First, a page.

March 31, 2007

Back from Mallorca

Surely, Mallorca is quite unknown to most of you who read my blog?

It is a spanish isle, in the mediterradian sea, one out of 5 islands in the Balears. It is not big, maybe 60*90 km.

It was so nice! Even though there are turists everywhere (And we even were there outside the season).

My mother and I took pictures of each other :-) Just to prove that we were indeed there ... No need, I photographed my mother a lot: See next picture *grins*

My mothers butt. Yep! She did not even find out that I took the picture. There you are mom... Your butt and part of a castle the romans built almost 2000 years ago, now a church and a santuary.

We ate food. Good food! This was in Sineau, a place famed for its wednesdays market. We were there thursdag and were totally charmed by the athmosfere, the friendly people, the fresh olives (Oh, they were good! First time ever I willingly have eaten olives). With tip and all, 1½l. water and two servings of a delicious bread with local produce, we paid 7€. Yep. It was so good.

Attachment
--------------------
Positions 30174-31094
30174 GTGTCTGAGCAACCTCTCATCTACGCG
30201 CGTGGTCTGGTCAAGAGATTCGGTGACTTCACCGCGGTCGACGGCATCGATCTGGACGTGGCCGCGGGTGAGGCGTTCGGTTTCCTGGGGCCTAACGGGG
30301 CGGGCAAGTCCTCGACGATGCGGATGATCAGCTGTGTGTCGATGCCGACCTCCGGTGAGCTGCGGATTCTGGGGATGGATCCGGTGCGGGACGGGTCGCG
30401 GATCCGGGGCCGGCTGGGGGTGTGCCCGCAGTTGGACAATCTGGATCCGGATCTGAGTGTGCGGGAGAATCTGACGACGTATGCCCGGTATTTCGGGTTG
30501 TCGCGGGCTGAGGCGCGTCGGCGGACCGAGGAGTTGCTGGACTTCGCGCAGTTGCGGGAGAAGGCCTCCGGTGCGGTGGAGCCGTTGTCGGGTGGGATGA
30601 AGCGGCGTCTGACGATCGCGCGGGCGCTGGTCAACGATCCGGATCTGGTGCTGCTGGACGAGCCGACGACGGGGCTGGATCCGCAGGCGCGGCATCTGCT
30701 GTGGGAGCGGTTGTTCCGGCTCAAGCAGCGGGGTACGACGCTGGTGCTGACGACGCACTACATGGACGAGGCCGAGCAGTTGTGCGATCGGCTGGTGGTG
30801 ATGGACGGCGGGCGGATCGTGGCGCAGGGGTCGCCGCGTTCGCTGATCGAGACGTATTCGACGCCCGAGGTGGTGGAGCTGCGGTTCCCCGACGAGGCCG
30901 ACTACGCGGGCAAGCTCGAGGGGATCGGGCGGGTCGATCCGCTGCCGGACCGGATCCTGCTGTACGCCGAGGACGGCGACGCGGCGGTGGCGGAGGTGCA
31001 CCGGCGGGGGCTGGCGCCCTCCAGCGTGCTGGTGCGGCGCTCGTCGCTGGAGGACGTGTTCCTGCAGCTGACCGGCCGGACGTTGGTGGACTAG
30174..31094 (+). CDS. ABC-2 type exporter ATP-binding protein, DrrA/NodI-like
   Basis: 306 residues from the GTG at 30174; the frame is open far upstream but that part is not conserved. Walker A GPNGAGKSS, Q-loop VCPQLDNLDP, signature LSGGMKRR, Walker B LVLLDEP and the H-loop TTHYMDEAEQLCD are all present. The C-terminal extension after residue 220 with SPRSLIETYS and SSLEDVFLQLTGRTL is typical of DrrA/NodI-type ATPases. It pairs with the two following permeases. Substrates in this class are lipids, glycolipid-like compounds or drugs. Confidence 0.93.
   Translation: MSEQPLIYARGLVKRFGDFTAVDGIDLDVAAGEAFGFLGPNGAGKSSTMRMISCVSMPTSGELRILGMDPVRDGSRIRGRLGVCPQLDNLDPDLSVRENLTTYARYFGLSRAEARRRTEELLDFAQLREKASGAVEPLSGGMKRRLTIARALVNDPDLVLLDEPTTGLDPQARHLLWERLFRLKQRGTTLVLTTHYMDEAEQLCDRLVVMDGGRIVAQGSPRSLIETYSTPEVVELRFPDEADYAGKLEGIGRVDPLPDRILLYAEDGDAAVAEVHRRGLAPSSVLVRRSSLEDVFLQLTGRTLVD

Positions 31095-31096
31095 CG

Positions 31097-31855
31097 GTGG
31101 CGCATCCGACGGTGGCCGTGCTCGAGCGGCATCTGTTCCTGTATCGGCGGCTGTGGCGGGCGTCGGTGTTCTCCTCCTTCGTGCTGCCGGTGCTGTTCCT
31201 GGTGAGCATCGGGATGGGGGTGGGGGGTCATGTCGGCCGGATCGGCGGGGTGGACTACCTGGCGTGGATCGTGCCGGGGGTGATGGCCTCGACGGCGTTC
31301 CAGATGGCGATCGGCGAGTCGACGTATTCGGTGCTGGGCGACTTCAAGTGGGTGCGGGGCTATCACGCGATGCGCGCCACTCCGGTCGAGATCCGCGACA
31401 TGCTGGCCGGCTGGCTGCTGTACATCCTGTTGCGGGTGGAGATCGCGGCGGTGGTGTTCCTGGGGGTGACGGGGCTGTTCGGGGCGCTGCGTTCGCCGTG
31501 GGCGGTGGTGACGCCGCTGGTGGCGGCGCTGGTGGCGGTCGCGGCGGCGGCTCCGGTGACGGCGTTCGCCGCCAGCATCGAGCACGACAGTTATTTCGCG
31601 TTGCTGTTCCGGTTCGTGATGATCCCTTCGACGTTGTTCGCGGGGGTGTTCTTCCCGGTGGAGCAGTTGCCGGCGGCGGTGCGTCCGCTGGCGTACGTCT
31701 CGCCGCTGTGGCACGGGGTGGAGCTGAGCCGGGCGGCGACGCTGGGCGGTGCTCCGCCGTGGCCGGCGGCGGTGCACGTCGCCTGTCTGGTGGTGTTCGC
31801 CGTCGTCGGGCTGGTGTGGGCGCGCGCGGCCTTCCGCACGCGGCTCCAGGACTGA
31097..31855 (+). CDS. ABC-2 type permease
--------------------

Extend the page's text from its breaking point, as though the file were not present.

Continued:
I have a thing with monuments and all things ancient. This is a little old road, not even paved, that led to the norternmost point of Mallorca. We drove 12 km round and round, up and down to get there - on a road built in 1996. Who built this road? Romans? (There has been a lighthouse at the tip since the romans, so why not?). Had my mother not been disabled, we would have walked the entire distance of it to "See what there was to see". As it was, I only spent 15 minutes because I did not want to keep my mother waiting too long. But oh, how I would have loved to see what there was to see.... It was long long, and my legs ichted and aced after walking there. At least I have photographs of it.

There were sheep - quite hard to get by because they were scared of humans. Hm :-/ I managed to photograph these by sneaking into a fruit yard and photograph through a fence :-) So cute. They are more long-legged than any sheep I know, and quite slender. It also seems as though they shed their wool, like faroese sheep, instead of being sheared.

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